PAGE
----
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Choosing a geography focus


MamaAkins
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I think I've decided to focus on geography for next year before moving forward in our history rotation. I have chosen this because my 9th grader will be doing a year of geography. I would like to keep the kids on the same topics, even if they are using different curriculum. It makes dinner time discussions easier!

I'm trying to decide between a "cultural geography" such as MFW's Exploring Countries and Cultures or choosing a more "physical geography" program like Trail Guide to World History or Mapping the World with Art? This would be for my 2nd grader and my 5th grader. Any suggestions, comments, input? Please help me think this through!

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Looking through geography currciculms I realize I could spend all day on geography. I'm going to focus on learning to identify and apply the 5 themes of geography to what comes up in the news and in my SOW unit studies. If you google "5 themes of geography" lots will come up.

 

And I'd like to do some some tracing or drawing of maps. And play around with the free download from sheppardsoftware.com And take the time to cover the topics that overlap with earth and environmental science in more depth as we cover those sciences.

 

So after I introduce the 5 themes, except for the software, it looks like all my geography will be incorporated into the other subjects, and not a true stand alone geography course.

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If it were me, I would get Mapping the World With Art for the DVDs (the history portion is challenging for a 5th grader and would likely go completely over the 2nd grader's head), and do a cultural geography program as my "main" thing, pulling in the DVD map lessons for each region as you study it. (Or you could go in MWA order, and pull in cultural books as you go...) When mine were in those grades, we enjoyed "Children of Many Lands" from Winter Promise, despite the many typos. (We didn't use the whole program.)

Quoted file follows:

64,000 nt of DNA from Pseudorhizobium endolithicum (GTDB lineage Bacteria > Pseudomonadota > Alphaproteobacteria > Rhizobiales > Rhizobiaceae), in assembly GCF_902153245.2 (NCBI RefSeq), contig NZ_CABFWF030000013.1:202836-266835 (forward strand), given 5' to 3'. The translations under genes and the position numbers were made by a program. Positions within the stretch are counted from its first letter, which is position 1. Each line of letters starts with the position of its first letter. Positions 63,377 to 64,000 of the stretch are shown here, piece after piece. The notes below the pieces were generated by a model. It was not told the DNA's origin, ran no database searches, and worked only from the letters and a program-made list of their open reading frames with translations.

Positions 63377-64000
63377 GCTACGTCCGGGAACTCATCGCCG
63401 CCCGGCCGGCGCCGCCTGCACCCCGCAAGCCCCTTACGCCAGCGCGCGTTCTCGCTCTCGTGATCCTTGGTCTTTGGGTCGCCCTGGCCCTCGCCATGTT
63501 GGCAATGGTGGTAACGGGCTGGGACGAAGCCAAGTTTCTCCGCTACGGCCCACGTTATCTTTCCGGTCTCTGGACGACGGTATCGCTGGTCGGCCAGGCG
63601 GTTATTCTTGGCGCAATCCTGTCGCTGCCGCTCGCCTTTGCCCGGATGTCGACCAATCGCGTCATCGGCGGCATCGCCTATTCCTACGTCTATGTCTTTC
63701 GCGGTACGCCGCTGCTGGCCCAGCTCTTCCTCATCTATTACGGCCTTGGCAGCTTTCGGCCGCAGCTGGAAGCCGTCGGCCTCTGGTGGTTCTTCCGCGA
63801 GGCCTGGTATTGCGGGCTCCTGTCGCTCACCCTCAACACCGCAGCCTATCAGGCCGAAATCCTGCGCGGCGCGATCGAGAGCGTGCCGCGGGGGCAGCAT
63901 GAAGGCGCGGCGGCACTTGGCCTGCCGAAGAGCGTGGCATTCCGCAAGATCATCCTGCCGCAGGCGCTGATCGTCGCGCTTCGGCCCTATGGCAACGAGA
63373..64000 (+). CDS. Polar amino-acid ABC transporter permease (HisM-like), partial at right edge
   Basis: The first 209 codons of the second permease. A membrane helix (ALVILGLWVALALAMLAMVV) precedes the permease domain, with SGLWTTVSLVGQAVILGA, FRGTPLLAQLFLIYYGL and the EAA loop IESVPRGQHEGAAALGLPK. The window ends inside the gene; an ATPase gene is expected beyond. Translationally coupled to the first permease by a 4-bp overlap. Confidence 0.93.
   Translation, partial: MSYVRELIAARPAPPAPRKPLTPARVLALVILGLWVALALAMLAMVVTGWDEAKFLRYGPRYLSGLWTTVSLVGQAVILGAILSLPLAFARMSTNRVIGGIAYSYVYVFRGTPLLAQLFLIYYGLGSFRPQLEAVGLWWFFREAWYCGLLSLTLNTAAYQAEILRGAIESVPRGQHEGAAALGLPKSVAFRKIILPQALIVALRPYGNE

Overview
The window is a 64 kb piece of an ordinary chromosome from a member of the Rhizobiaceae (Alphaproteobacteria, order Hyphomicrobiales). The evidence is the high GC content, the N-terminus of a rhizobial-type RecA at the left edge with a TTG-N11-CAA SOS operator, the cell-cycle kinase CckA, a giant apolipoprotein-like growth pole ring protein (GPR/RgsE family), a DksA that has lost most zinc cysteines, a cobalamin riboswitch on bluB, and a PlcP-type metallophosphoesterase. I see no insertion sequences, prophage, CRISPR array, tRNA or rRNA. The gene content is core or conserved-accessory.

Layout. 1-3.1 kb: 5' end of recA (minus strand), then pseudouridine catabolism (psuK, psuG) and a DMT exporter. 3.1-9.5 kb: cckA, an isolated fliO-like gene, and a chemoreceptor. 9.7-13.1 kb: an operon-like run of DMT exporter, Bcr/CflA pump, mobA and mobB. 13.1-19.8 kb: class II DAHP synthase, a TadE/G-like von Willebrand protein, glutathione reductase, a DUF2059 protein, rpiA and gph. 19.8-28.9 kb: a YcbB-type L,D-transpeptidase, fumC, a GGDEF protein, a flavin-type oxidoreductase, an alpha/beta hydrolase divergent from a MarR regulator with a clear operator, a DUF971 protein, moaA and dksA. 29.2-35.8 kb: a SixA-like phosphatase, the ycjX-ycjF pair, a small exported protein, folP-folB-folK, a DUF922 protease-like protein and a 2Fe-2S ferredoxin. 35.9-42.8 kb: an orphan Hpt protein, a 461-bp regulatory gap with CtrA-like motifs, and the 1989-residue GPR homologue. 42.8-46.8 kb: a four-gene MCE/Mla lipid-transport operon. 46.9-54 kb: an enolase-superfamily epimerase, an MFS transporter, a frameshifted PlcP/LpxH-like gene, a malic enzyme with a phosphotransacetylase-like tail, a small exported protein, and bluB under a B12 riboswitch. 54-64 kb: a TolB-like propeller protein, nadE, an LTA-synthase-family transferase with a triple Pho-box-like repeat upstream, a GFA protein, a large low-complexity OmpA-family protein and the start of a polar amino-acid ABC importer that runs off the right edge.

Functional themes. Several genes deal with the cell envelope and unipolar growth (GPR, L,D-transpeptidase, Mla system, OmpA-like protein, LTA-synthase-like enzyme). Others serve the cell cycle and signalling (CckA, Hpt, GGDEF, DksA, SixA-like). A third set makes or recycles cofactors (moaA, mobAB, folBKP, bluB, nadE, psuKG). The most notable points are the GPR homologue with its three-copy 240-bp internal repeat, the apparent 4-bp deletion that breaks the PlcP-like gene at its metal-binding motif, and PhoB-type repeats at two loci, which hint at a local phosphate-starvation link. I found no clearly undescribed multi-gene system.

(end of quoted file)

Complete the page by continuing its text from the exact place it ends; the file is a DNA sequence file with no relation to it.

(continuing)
I think MWA wouldn't work well for your 2nd grader at all -- but I absolutely think it's worth buying *just* for the mapping element, even if you set the rest aside for a few years. (Some of the activities will work well with 2nd/5th as well -- but the history is a bit dry for that age, and requires some grasp of math and science that likely won't be there.)

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Last year we started with "Three Cups of Tea" which was very engaging and this led to a study of maps, physical features (the challenges faced) and the social issues in a different culture. My daughter was 9 and, at that age it proved a great way to bring geography alive. It actually led us to look at other challenges faced by different 3rd world cultures and how their physical location, climate etc contributes to the problems.

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We use Blackline Maps of World History and just integrate them into our History studies as they are applicable. During our Colonial America studies we focused on making sure they memorized all 50 states by the time we started the Revolutionary War so they were ready for American History.

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